So I think I have covered pretty much everything.

Of course the actual Consumer Contracts Regulations is much more extensive and covers some others aspects (such as specific rules introduced for digital downloads) but I just wanted to quickly go over the most important points for eBay and eCommerce sellers.

Also, I haven’t bothered to repeat everything that stays the same from the Distance Selling Regulations and as most of that is still relevant, you should check out my previous, more in-depth guide here: Distance Selling Regulations on eBay

I hope this has been useful and that you’re now fully compliant with the latest UK selling laws.

If there’s anything that’s unclear to you and you would like some clarification, then please post below and I’ll do my best to help.

Until next time,

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  1. In your article “DSR Update: Consumer Contracts Regulations” how does this affect private individuals who sell items as Buy It Now. As I understood it a person selling something as Buy It Now only was brought under the Distance Selling Rules and had to offer the same protection.

    Is this the same under the Consumer Contracts Regulations?


  2. I bought a personalise book for a specific day which was a birthday and 4 to five day before my son birthday the wrong book arrived saying happy fathers day and I had just lost my father .The company said they would send out another first class by the 24 June 2015 on the 23 june I phoned the company on line asking for a tracking number which they said they did not have but reassured the personalised book would arrive on the day 6pm at latest .the book never turned up on the 24th and arrive the day after my sons birthday. ive ask for compensation as I incurred cost having to buy a more expensive present which was ill thought-out due to time left, phone calls suffered substantial distress or inconvenience due to delivery problems and it not turning up . time is of the essence’ it meant a lot to me because it was personal present though they breached the contract they offered me the out of date book and 10.00. which I rejected. am in my right to claim compensation for damages. Regarding the spelling and punctuation I have dyslexia and dyspraxia.

    1. Andrew Minalto

      Hi Katherine,

      Sorry to hear about your bad experience with that seller. Mistakes happen though and I can see that seller did try to resolve situation asap, unfortunately delivery messed it up by a day.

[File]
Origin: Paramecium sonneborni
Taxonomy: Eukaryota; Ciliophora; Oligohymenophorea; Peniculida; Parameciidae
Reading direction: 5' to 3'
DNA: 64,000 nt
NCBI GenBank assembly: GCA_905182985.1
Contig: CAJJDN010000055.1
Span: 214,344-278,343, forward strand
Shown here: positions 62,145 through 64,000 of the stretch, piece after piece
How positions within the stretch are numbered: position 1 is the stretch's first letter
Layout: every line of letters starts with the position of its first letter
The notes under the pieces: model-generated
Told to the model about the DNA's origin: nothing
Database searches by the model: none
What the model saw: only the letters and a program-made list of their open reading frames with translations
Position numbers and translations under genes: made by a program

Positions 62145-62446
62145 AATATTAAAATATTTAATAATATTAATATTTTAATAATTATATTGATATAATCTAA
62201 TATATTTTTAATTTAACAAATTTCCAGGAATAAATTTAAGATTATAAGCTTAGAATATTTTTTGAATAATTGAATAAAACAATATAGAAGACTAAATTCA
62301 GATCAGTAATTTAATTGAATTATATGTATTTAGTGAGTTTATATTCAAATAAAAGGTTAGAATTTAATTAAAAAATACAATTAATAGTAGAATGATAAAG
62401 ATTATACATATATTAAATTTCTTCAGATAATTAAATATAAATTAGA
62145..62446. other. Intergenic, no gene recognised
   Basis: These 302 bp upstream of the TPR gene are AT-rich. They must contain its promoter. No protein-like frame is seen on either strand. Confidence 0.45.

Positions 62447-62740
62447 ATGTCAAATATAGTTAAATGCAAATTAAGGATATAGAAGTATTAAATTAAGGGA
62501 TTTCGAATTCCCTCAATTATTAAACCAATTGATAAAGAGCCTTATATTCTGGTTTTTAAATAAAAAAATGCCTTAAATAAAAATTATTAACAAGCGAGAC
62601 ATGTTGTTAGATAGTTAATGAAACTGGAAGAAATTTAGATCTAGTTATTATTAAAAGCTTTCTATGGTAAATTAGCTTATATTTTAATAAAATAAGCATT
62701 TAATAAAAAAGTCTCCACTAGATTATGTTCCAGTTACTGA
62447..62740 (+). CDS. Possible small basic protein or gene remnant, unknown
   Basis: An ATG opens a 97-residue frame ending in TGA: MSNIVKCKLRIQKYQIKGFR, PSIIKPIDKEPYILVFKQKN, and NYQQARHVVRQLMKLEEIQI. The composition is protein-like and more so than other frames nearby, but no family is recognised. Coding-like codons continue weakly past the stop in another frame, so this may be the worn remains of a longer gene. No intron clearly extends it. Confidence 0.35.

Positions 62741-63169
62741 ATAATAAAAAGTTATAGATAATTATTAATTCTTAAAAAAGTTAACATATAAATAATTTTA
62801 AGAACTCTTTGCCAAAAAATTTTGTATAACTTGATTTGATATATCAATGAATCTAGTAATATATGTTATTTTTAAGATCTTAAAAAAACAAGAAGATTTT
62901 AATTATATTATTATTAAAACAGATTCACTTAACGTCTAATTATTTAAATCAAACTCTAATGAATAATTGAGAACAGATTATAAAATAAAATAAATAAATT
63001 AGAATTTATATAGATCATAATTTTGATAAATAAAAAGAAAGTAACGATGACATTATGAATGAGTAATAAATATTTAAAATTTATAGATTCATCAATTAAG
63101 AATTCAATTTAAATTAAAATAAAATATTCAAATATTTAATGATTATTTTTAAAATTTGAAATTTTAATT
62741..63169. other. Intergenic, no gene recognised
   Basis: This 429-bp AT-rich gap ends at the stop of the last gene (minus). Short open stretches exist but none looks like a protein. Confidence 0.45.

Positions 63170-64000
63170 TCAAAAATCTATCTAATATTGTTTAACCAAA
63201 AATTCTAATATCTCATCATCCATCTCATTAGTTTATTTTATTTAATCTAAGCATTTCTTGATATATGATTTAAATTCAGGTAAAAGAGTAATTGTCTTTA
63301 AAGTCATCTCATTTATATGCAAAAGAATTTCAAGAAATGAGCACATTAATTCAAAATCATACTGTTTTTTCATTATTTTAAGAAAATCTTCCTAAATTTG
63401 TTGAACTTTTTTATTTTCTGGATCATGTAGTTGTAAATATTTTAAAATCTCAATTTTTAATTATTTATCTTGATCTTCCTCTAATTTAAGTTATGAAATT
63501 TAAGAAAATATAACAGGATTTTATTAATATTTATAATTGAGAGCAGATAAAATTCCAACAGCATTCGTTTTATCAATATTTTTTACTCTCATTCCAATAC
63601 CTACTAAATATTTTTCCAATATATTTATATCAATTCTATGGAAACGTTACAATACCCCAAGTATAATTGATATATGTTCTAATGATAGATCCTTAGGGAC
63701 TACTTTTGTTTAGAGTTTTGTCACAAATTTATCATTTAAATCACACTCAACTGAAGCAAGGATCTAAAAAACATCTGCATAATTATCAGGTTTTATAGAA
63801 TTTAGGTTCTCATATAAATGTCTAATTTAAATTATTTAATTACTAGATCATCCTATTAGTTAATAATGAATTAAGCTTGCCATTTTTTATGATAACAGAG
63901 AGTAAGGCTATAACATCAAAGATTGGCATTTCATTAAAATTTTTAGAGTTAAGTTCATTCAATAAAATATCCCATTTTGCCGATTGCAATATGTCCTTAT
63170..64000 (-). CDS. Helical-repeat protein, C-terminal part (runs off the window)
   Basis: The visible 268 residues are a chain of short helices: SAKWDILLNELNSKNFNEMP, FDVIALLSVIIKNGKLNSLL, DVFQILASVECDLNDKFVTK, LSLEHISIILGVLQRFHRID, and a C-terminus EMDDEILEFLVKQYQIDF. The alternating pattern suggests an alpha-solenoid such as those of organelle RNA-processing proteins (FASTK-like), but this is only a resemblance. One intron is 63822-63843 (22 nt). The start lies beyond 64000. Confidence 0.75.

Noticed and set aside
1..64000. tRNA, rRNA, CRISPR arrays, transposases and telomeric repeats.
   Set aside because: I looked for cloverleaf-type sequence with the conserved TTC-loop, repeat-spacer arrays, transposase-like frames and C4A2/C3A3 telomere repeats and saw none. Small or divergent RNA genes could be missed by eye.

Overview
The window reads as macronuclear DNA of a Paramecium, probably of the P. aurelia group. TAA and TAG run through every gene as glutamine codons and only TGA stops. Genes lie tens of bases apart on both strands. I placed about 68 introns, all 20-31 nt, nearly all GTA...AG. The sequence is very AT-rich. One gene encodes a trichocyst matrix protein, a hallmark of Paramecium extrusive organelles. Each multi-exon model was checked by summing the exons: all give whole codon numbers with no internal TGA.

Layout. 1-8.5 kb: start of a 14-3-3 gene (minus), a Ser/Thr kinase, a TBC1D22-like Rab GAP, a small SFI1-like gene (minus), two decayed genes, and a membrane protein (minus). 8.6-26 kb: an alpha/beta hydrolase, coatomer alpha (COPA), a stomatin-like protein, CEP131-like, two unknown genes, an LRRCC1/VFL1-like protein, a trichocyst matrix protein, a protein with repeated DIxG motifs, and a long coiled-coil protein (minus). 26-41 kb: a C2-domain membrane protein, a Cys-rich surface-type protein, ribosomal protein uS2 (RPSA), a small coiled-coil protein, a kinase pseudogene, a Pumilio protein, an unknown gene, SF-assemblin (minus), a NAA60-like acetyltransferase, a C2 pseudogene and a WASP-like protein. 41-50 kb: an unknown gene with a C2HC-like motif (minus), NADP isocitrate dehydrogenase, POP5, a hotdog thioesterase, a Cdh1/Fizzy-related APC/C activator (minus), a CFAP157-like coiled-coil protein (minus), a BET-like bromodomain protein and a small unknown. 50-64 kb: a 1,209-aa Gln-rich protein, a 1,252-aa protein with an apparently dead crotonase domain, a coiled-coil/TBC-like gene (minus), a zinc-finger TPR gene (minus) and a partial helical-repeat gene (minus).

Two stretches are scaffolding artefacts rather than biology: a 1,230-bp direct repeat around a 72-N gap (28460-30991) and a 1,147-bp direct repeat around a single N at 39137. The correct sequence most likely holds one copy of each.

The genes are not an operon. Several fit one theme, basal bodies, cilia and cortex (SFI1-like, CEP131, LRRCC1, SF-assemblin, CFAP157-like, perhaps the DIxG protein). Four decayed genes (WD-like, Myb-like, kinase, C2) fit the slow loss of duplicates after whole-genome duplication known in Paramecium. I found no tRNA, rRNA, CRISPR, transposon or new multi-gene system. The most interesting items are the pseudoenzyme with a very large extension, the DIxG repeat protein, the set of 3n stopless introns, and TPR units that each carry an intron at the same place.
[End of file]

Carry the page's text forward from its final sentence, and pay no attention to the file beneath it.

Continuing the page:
As for your rights in this situation – I’m not sure what you can do really – with customised products there are exceptions, like you can’t return it for a full refund in most cases so if this company doesn’t give you full refund as a good will gesture, I don’t think you can do anything to get your money back. I’m sure they have covered shipping delays in their Terms & Conditions which you accepted when placing your order.


      1. This all depends on the words of the telephone call. It could class as a “time of the essence” clause.

        If Katherine made it clear when requesting the replacement book that she needed it by a particular date, the company accepted this and genuinely assured her that “the personalised book would arrive on the day 6pm at latest “, then that became part of the contract and thus she has every right to cancel the contract under s.42 of the Consumer Contracts Regulations.

        Of course that is subtly but significantly different to
        “May I have the tracking details for my replacement book please?”
        “I’m sorry but we can’t provide tracking information. Your order will be sent today by First Class post and should arrive by 6pm tomorrow.”

        1. Andrew Minalto

          Thanks for your comment Adam.

          That could have worked probably, yes IF Katherine recorded the call. But she probably didn’t…


  3. Hello,

    Do the new Consumer Contracts Regulations apply equally for business and private sellers? I’m a private seller who just sold an item (I am decluttering, and there is no business purpose behind my involvement) on a best offer. The consumer received it and changed their mind within 14 days. Am I obliged to return this item and refund the buyer? Previously with DSR’s, private sellers were excluded but I am less certain about the CCRs?

    Many thanks

    1. Andrew Minalto

      Hi Atull,

      As far as I’m aware, Consumer Contracts Regulations only apply to business sellers (B2C transactions), so no, private sellers are not obligated to follow it. eBay asks business sellers to have mandatory 14 day return policy in place, but not private sellers.


  4. […] need to do here, other than request the item is returned back to you. After all, with last year’s updated Consumer Contracts Regulations, you are within your right as a seller to request a return before issuing a refund and thankfully […]

  5. are marketplace sellers located out of the E.U (ie: America/Australia) who are listed on amazon.co.uk or ebay.co.uk subject to Consumer Contracts Regulations

    1. Andrew Minalto

      Hi Mick,

      Not 100% sure but I think yes, they are. This is probably explained in detail in Amazon’s Terms and Conditions page.


  6. […] theoretically; there are a number of positives and no downsides to this – after all, as per the new Consumer Contracts Regulations you have to offer a refund for whatever reason for 14 days after the buyer receives their item, so […]